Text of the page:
Cannes Film Fest 2018: Nadine Labaki on Capernaum

Lebanese Nadine Labaki made history back in May, when her film Capernaum won the Jury Prize at the 2018 Cannes Film Fest. (The Jury president was two-time Oscar winner, Cate Blanchett).

Capernaum is on the shortlist of nine foreign-language films, nominated for Oscar this year.  On January 23, the Academy will announce its nominations in all categories, including the five finalists in the Best Foreign Language Film Oscar.

The Globes ceremony will be January 6, and the Globes nom marks the second ever for the director’s home country of Lebanon. Labaki is also the only woman director in the foreign-language film category. And it’s all men in the Globes’ best-director race.

“I do have this sort of pride being a woman director among all these amazing filmmakers,” she said. “But of course there’s this other surprise when you feel like you’re the only one, when I know that there are so many women making films that are so interesting and so very important out there.”

Labaki emphasized the importance of female directors. “With the woman behind it. You see a different point of view of the world, you see different sensibilities,” she said of female-directed films. “I think it’s very healthy.”

Capernaum,” distributed by Sony Classics, follows a young boy who sues his parents over his birth; the production relied upon a relatively small budget and a largely inexperienced cast of non-professional actors. Labaki said she knew she was working on something special.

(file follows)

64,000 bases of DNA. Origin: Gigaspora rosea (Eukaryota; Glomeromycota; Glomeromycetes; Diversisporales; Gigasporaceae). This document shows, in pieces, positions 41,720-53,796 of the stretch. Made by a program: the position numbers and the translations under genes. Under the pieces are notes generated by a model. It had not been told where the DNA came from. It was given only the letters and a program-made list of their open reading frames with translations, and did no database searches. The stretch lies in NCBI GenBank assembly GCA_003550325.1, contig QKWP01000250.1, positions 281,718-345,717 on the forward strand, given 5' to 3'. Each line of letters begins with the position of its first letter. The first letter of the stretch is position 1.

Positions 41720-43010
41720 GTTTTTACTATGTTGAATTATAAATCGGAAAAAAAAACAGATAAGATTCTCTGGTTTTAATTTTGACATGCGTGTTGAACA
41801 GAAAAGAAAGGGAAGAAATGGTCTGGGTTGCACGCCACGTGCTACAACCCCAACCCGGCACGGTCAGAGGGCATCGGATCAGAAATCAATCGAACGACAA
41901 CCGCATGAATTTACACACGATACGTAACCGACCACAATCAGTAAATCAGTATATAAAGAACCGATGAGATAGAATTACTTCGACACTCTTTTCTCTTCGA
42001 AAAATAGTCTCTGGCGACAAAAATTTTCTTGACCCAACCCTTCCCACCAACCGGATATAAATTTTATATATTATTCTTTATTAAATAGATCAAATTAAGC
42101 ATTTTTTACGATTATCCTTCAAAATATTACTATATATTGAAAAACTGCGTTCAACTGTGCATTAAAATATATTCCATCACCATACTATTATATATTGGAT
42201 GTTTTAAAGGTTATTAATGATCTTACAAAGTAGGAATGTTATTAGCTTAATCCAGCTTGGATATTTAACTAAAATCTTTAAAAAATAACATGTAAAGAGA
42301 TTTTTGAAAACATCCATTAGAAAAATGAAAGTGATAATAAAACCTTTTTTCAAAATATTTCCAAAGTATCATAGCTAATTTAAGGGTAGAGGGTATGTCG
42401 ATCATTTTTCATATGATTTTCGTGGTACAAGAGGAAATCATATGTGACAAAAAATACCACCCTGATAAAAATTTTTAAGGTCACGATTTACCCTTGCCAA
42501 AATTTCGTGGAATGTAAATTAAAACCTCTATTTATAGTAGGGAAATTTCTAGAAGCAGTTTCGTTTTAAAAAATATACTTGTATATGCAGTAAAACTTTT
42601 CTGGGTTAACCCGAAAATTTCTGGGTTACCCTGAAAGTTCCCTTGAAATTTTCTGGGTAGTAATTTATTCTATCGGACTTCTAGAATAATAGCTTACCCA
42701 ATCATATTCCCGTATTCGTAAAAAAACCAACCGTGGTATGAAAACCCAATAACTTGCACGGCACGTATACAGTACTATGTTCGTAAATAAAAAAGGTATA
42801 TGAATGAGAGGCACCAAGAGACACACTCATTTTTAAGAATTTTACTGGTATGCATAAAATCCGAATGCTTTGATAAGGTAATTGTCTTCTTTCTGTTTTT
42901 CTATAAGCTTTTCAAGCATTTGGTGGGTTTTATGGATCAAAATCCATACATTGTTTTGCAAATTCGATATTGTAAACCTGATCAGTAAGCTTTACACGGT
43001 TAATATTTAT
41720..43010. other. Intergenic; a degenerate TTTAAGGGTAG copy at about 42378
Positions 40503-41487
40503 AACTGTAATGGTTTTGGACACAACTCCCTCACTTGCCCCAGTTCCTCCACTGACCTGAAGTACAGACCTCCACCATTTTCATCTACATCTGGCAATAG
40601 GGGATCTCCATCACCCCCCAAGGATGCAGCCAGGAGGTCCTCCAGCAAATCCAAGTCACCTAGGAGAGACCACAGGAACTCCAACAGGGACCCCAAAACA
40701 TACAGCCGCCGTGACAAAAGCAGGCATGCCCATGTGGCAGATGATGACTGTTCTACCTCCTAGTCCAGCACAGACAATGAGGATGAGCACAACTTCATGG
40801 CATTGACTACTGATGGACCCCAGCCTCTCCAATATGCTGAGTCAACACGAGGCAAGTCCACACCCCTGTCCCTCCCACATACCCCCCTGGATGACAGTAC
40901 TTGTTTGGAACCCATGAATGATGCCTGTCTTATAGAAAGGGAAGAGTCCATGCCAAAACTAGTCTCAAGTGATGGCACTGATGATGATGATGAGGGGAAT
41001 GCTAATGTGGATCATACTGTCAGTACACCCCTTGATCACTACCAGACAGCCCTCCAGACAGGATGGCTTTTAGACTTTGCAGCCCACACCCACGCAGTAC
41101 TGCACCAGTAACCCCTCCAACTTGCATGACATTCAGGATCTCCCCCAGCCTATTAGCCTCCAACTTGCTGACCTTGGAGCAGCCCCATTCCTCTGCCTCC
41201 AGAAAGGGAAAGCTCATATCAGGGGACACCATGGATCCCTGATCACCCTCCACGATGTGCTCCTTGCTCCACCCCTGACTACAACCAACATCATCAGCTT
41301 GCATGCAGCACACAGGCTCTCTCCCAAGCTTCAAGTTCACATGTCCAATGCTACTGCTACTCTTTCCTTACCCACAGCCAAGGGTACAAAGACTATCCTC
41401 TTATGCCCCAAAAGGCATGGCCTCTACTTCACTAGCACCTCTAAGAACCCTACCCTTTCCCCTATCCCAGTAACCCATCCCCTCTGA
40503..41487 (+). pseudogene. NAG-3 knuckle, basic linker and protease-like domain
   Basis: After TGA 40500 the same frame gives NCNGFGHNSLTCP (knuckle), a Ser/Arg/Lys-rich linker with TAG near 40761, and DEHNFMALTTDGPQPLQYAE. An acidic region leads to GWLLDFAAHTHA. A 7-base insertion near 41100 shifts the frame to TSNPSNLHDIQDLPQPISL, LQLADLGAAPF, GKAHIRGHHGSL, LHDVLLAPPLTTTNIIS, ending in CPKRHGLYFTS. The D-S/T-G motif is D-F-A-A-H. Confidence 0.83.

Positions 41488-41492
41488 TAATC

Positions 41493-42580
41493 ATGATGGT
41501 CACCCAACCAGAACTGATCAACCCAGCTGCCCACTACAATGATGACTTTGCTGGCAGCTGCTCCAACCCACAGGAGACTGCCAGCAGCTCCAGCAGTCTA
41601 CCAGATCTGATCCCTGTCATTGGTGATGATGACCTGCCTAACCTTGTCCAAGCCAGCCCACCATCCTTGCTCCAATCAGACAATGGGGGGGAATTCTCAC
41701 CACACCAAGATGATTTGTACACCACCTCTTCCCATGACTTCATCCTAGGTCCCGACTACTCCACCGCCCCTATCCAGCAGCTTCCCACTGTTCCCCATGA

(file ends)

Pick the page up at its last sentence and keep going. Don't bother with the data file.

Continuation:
“Sometimes you have this instinct that what you’re doing is really on the right path and that whatever is happening in front of your eyes has a certain meaning,” she said. “We sensed that we were not just making a film, it was something beyond this. It was something bigger than us, and life, in a way, was interfering with the picture that we wrote.”

Labaki’s instinct also carried over into the filmmaking process. As a mother, she said she felt a visceral connection with many of the film’s female characters, especially in the ways they interacted with their children or expressed their views about the world. And although the characters were also quite different in other ways, she said it was important that she could help enrich the film by incorporating her own experience as a woman.

“There are codes that we understand as women and that we reflect unconsciously,” she said. “Sometimes it’s very instinctive, and it’s very subconscious. It’s a secret code between women, and we understand each other. We don’t really need to talk.”

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